San Telmo, Buenos Aires, ArgentinaWith more and more people traveling and itching to taste life in faraway countries, expat communities all over the world are growing rapidly. And with it, a booming industry of entrepreneurs making their livelihood off finding a niche, something missing that out-of-towners crave. My very first night in Buenos Aires, my friends Cathy and Ayngelina told me about all of the small businesses owned by expats there, people who became known as the “this” guy or the “that” guy. Personally, I thought that the woman who started making tortillas was pretty genius… But on my last day in Argentina, I had the pleasure of meeting the “salsa king,” or at least that’s what certain expats call him. When my travel buddy Kirsten came back from the San Telmo fair with word she’d met the guy who made hot sauce, I of course set out to go meet him. “Him” turned out to be “them,” Mark and Kevin, Ya Ya Bean, two friends from Washington, D.C. who had decided they missed spicy foods. I tried their salsa, and I have to say that I’d be proud to take it home to Albuquerque, where people can be quite snobby about their salsa. The business partners started La Boca Roja after traveling to Patagonia to live and work on an organic farm. Next time you’re strolling through San Telmo on a Sunday, stop by and say hello. (They also deliver locally.) They couldn’t be friendlier!

One Trip, Four Hotels

Buenos Aires, ArgentinaSome people think it’s a pain to move hotels once you get settled into a new city, but I pack really light and like seeing different neighborhoods. On my recent trip to Argentina, I stayed in four Buenos Aires hotels in two weeks. Scoring a discount for being a “lonely” traveler (I have to assume they meant “solo”) was just one of the highlights.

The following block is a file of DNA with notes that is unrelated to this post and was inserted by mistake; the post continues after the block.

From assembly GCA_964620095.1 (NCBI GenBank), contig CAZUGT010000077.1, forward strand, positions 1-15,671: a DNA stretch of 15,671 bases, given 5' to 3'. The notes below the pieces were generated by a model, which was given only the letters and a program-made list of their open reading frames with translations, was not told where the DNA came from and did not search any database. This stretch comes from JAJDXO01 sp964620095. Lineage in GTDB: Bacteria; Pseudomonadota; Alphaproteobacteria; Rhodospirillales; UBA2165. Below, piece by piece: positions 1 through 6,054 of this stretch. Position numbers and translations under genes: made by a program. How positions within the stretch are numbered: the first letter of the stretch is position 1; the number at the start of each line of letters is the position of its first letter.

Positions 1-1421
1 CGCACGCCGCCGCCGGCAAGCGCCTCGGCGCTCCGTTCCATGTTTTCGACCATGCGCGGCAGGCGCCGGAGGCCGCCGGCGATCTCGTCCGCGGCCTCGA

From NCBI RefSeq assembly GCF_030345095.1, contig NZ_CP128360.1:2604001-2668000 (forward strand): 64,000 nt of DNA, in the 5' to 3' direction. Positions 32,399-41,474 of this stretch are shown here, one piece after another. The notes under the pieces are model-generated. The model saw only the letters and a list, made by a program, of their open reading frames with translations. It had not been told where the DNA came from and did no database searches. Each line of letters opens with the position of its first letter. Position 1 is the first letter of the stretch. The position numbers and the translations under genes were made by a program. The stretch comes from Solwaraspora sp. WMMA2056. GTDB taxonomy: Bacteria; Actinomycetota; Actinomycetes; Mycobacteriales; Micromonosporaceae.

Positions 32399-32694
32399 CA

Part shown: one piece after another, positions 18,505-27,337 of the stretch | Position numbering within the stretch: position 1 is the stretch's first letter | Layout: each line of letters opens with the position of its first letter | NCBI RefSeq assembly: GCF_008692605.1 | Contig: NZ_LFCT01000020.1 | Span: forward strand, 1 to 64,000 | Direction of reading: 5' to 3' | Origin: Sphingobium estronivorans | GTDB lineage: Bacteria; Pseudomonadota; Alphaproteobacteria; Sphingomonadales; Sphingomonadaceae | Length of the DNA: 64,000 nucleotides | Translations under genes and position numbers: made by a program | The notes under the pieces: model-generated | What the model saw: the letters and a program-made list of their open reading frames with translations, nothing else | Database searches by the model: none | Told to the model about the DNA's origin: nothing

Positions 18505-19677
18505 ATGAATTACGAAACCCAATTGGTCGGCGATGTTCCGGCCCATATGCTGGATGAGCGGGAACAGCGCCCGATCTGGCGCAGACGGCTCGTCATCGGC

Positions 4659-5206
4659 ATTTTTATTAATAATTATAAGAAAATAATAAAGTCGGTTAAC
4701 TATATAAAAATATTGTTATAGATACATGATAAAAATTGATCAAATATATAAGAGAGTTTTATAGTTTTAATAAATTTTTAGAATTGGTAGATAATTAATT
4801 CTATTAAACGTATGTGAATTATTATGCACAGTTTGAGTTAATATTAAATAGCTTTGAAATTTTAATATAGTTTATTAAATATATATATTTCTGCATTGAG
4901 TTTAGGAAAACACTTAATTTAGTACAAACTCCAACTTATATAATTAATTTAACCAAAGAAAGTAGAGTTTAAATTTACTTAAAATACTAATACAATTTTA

La Recoleta

My first stay ended up being cut short, since we arrived in Argentina a day later than expected. I don’t have much to stay about my first hotel, the Dazzler Libertad, in the La Recoleta neighborhood, but it was great to have a room reserved so I could throw my bags down after such a long trip and pass out. Continue Reading »»

When a Layover Goes Bad

As far as I’m concerned, my trip’s adventure begins the second I arrive at the airport. There’s just something about being in a bustling airport, especially in Las Vegas with its rows of (usually occupied no matter the time of day) slot machines, that makes me feel like anything is possible. And hey, it usually is. But sometimes, you end up spending a bit more time in transit than you’d like. After years and years of tears and calls to Mom and lost luggage and who knows what else, I’ve accepted that when you travel as much as I do, these things happen.

So when my Buenos Aires travel buddy, Kirsten, (this is us in Argentina after a good night’s rest) and I got stuck with a whopping 24 hours in the Atlanta airport, we took it in stride.

Hey, we hadn’t seen each other in a few months, so anything we did would’ve been fun. And what’s not to love about a surprise stay at the local Comfort Inn? Argentina could wait!